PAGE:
This weekend President Obama reaffirmed his decision to evaluate the permit for the Keystone XL tar sands pipeline “based on whether or not it is going to significantly contribute to carbon in our atmosphere.” Keystone XL clearly fails the President’s climate test. There is little question that tar sands is more carbon intensive than conventional crude. Both the State Department and the Environmental Protection Agency have concluded that from the tar sands mine to the gas tank, tar sands emissions are 81 percent greater than conventional oil. Keystone XL, as the largest of the proposed tar sands pipelines and farthest along in its permitting process, is the linchpin for the tar sands industry’s reckless expansion plans. An accounting of Keystone XL’s climate impact by NRDC shows that approving the tar sands pipeline would add 1.2 billion metric tons of carbon pollution to the atmosphere over the 50-year lifespan of the project. That makes the pipeline’s climate impact comparable to some of the most significant and ambitious emissions reduction programs underway in the United States, such as the fuel efficiency standards for heavy-duty trucks or the Regional Greenhouse Gas Initiative (RGGI). The President is right to consider Keystone XL on its climate impact – and in so doing, he has set a bar for approval which Keystone XL does not pass.
Whether Keystone XL will significantly increase carbon emissions comes down to two questions. First, are tar sands more carbon intensive that the conventional crude they would replace? Second, would approving Keystone XL enable a significant increase in tar sands production? A close consideration of both of these questions clearly demonstrates that approving Keystone XL would significantly increase the problem of climate pollution.
Tar sands are significantly more carbon intensive than conventional crude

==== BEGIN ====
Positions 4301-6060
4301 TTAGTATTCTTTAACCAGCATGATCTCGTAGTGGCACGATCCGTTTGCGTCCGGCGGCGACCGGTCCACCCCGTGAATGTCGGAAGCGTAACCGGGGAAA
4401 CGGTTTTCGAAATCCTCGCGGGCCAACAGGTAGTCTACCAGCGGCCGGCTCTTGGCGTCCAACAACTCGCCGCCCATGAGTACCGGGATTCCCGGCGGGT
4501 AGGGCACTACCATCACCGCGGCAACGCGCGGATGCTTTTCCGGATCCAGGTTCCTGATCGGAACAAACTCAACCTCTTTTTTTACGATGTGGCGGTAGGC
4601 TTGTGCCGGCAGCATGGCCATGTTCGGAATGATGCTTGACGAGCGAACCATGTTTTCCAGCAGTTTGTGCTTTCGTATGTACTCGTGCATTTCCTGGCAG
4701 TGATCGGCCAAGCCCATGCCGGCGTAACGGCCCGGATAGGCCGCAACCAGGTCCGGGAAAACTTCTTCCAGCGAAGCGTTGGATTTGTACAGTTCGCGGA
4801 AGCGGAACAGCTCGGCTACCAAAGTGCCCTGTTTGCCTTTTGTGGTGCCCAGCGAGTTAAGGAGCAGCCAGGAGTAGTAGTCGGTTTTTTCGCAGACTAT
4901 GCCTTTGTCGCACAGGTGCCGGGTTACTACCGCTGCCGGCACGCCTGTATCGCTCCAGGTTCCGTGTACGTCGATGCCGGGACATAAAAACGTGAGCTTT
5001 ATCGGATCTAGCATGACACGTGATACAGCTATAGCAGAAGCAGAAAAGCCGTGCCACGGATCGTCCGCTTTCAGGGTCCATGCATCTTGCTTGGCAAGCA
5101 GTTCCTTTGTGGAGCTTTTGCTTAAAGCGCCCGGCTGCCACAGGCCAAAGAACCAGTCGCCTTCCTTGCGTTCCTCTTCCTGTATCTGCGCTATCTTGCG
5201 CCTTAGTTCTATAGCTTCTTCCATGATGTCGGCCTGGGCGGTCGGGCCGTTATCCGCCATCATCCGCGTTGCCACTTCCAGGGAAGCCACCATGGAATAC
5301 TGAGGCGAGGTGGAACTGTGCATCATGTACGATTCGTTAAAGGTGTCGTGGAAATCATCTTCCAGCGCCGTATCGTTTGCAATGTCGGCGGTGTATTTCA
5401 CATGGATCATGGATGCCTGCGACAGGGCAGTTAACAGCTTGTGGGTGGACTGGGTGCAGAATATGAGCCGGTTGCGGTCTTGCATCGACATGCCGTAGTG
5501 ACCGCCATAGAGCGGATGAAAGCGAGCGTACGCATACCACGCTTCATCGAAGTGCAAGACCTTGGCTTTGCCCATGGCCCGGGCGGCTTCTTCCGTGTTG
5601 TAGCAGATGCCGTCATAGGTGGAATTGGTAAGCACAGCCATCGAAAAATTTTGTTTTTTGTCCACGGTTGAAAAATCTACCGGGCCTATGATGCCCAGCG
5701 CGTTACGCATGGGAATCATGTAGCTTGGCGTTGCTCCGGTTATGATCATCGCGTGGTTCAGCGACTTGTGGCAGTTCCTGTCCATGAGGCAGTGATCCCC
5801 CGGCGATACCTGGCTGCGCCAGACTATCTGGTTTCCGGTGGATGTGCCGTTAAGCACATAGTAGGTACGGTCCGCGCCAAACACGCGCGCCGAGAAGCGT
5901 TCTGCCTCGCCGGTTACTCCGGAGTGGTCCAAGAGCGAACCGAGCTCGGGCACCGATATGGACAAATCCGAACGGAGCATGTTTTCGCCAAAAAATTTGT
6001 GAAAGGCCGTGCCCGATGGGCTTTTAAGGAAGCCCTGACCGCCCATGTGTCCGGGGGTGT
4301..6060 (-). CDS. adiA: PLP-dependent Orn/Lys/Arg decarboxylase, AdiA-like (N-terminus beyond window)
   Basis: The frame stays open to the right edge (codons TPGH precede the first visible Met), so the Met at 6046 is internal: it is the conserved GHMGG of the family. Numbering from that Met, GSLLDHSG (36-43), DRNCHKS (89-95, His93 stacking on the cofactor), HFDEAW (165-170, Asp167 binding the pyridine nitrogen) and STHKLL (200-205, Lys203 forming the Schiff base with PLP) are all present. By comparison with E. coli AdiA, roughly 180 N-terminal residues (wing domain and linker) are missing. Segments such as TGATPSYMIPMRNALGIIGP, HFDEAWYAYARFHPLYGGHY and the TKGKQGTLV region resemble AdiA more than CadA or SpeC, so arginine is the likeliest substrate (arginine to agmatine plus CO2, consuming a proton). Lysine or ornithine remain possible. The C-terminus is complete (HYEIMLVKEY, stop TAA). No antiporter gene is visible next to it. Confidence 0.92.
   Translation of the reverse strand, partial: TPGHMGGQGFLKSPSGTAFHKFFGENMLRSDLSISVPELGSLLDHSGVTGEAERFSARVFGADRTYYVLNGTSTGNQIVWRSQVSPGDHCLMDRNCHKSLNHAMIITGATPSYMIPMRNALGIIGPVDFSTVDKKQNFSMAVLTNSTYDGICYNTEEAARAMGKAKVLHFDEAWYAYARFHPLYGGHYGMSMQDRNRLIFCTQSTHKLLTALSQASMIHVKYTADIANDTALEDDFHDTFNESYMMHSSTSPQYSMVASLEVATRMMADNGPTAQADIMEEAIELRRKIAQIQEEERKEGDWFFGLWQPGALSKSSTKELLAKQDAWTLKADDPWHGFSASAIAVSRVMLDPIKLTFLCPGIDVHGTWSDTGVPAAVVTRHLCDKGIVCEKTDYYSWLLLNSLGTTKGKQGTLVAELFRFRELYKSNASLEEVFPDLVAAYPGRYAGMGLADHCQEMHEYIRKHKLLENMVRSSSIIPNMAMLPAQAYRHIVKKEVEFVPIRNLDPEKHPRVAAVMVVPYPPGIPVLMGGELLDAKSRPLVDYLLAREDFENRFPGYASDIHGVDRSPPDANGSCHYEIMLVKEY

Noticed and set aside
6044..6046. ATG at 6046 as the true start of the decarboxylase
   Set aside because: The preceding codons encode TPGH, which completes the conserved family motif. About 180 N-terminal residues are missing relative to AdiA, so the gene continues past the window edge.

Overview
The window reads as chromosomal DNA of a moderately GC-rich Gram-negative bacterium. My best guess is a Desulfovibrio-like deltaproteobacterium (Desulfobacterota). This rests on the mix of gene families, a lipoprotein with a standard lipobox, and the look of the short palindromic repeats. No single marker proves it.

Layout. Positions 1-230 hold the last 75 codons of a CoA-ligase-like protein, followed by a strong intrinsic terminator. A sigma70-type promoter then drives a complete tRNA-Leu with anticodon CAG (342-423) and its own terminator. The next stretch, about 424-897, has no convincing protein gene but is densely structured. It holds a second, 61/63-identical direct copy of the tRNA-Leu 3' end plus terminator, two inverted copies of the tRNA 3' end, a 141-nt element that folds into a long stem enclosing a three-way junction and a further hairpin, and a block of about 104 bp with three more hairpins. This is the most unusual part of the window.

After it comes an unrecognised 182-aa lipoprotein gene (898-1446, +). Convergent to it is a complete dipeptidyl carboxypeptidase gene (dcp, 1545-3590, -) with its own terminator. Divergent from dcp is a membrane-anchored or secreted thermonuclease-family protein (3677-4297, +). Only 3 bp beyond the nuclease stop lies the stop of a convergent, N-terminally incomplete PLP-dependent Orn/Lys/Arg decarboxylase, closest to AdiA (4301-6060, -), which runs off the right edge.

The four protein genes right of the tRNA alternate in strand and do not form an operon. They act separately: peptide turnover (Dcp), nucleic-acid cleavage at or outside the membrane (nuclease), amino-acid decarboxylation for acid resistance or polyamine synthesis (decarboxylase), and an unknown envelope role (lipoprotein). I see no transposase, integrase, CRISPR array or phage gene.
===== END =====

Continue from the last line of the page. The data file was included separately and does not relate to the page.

Tar sands crude is significantly more carbon intensive than the conventional crudes refined in the U.S. This point is not controversial. Producing and refining tar sands requires significantly more energy than conventional crude. From well to gas tank, emissions from tar sands derived fuels are 81% greater than for fuels derived from conventional crude. Simply evaluating the higher emissions from transportation fuels, State concluded that by replacing conventional crude with tar sands, Keystone XL would increase annual emissions by 18.7 million metric tons CO2e per year.
However, refining tar sands doesn’t just produce transportation fuels. Tar sands refining results in significant quantities of petroleum coke – a solid, coal like by-product. Refineries wanting to get rid of it sell it to power plants as a cheap, more carbon intensive alternative to coal. State and the Department of Energy (DOE) have concluded that the increased petroleum coke production associated with Keystone XL’s tar sands refining would increase the project’s emissions relative to conventional crude by an additional 30%, or to 24.3 million metric tons CO2e per year.
These figures underestimate the relative climate impacts of tar sands production. Current estimates ignore the land use impacts of tar sands extraction, such as methane emission from peatlands and reduced sequestration capacity of the Boreal forest. Moreover, as increasing shares of tar sands crude come from more carbon intensive in situ drilling, tar sands comparative emissions are likely to increase. As my colleague Danielle Droitsch details, when faced with a choice between supporting tar sands expansion and fulfilling its international climate commitments, the Canadian government has thrown its support behind expansion by weakening the country's existing envrionmental protections.
Of course, in a recent letter, TransCanada claimed that tar sands emissions are similar to Venezuela heavy crude. There are three problems with this argument:
- It’s not true. Tar sands crude is more carbon intensive than Venezuela or Mexican heavy crudes. According to State, “incremental emissions would be 13.8 MMTCO2e and 19.5 MMTCO2e annually if oil sands crudes offset Mexican Maya and Venezuelan Bachaquero crude oil, respectively.”
- Had it been true, tar sands from Keystone XL isn’t going to displace Venezuelan and Mexican heavy crudes in Gulf Coast refineries because refineries processing these crudes are owned by Citgo and PeMex – the state owned oil companies of Venezuela and Mexico.
- Contrary to TransCanada’s assertions, the absence of tar sands crude from Keystone XL hasn’t resulted in an increasing flood of imports from Venezuela and Mexico – imports from both countries are in decline. Decline Venezuelan imports and the absence of Keystone XL hasn’t stopped Texas Gulf Coast refineries from operating at higher rates than they have in years.